The wandering phantom of Longleat House. Photo courtesy Longleat

Jungle Kingdom and Animal Adventure let visitors get close to amazing animals. On the six-and-a-half-mile drive-through experience, there’s plenty to look for, from cheeky monkeys to majestic lions.

Make this year’s Halloween one you won’t forget in a hurry with a spine-tingling Longleat Ghost Tour. Your guide will take you through the spooky cellars, attics, and corridors as you explore the Wiltshire estate’s chilling past, from October 26 to November 3, 2019. Suitable for children aged nine and over, this tour will feature live actors, so it’s not for the faint-hearted!

A Hanged Housekeeper: Francis Hotel

The historic Francis Hotel in Bath is haunted by a former housekeeper who sadly hanged herself after a long period of depression. Guests have reported being kept awake by the sounds of her scratching and tapping from inside their room. One guest reported their hot water bottle fles off the table in their bedroom.

The specter of a depressed maid stalks the posh halls of Bath’s Francis Hotel
Photo courtesy Francis Hotel Bath-MGallery

Love Never Dies: Amarone Restaurant

Beau Nash’s lover, Juliana Popjoy, was so distraught when the renowned 17th-century socialite died that she lived the rest of her life in a hollowed-out tree (!!), vowing never to sleep in a bed again. Her ghost now apparently haunts their former home, which is now the chic Italian restaurant, Amarone, located in one of Bath’s elegant Georgian buildings.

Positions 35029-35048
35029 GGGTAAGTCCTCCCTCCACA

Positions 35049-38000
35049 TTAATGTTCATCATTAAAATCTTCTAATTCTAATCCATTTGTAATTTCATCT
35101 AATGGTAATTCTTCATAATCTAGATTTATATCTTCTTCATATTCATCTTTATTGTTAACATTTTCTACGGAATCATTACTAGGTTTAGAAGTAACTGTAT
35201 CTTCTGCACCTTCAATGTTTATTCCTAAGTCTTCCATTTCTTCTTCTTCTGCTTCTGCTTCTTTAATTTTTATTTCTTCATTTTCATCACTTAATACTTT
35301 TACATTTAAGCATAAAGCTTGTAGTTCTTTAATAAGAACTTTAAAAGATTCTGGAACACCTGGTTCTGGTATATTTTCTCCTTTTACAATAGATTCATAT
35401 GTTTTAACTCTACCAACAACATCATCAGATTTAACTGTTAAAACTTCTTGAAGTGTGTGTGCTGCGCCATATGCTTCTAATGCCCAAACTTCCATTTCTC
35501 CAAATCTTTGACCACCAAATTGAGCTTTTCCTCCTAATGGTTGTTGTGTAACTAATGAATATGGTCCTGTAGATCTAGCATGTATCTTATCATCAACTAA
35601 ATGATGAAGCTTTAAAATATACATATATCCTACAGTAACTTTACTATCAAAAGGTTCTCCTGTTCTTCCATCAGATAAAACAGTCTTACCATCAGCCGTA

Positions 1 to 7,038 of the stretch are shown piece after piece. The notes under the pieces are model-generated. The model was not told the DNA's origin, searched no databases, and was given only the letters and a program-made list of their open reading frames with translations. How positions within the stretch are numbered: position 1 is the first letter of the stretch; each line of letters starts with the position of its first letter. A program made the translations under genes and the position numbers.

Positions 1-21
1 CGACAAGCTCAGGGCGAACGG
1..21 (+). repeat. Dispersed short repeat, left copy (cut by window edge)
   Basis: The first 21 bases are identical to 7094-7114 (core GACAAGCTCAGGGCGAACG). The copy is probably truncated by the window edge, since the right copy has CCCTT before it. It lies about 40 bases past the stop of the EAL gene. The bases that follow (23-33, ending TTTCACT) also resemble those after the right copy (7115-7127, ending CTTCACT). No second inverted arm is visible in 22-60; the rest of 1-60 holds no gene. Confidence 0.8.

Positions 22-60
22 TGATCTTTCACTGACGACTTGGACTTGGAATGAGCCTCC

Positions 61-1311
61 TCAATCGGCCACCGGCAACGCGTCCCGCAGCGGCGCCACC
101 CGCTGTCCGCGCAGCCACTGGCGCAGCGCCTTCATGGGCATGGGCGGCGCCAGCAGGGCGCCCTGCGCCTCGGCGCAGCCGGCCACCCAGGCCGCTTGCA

Amarone’s relaxed atmosphere, combined with thoughtfully created menus and impressive decor, ensures a memorable experience in Beau Nash’s former home. The menu includes freshly prepared pasta dishes, locally sourced steaks and fish fresh from the Dorset coast, as well as stone-baked pizzas and delectable desserts. The wine list has been compiled to complement the traditional yet innovative Italian cuisine.

As you enjoy your meal at Amarone, you might notice a woman in 1960s-style clothes dining alone. She seems perfectly normal—until she disappears, presumably about the time she receives the bill!

Two ghosts grace the Italian restaurant Amazon. Photo courtesy Amarone Restaurant

Carriage of Eloping Lovers: The Royal Crescent

Will you see the phantom horse-drawn carriage outside The Royal Crescent, Bath’s most iconic landmark? The carriage is often spotted and is thought to carry Elizabeth Linley and playwright Richard Brinsley Sheridan as they eloped in 1772. Sheridan won Miss Linley’s hand after he dueled with Captain Thomas Matthews. The marriage started out happy, but later Sheridan was unfaithful. Shortly thereafter, poor Elizabeth contracted tuberculosis and died at age 38.

The 500-foot-long Royal Crescent is arranged around a perfect lawn overlooking Royal Victoria Park and forms a sweeping crescent of terrace houses. It is one of the greatest examples of Georgian architecture anywhere in the United Kingdom.

Bath’s Royal Crescent: the scene of a ghostly elopement. Photo courtesy Visit Bath.

Today, The Royal Crescent is home to a museum of Georgian life at No. 1 Royal Crescent, the five-star Royal Crescent Hotel & Spa, and private housing. You might have seen this popular location in various films and period dramas. Jane Austen’s Persuasion included many scenes shot at the Royal Crescent, and it’s also featured in the 2008 film The Duchess starring Keira Knightley.

For more information, check the Visit Bath website. 

Laurel Kallenbach, freelance writer and editor

Photo courtesy Visit Bath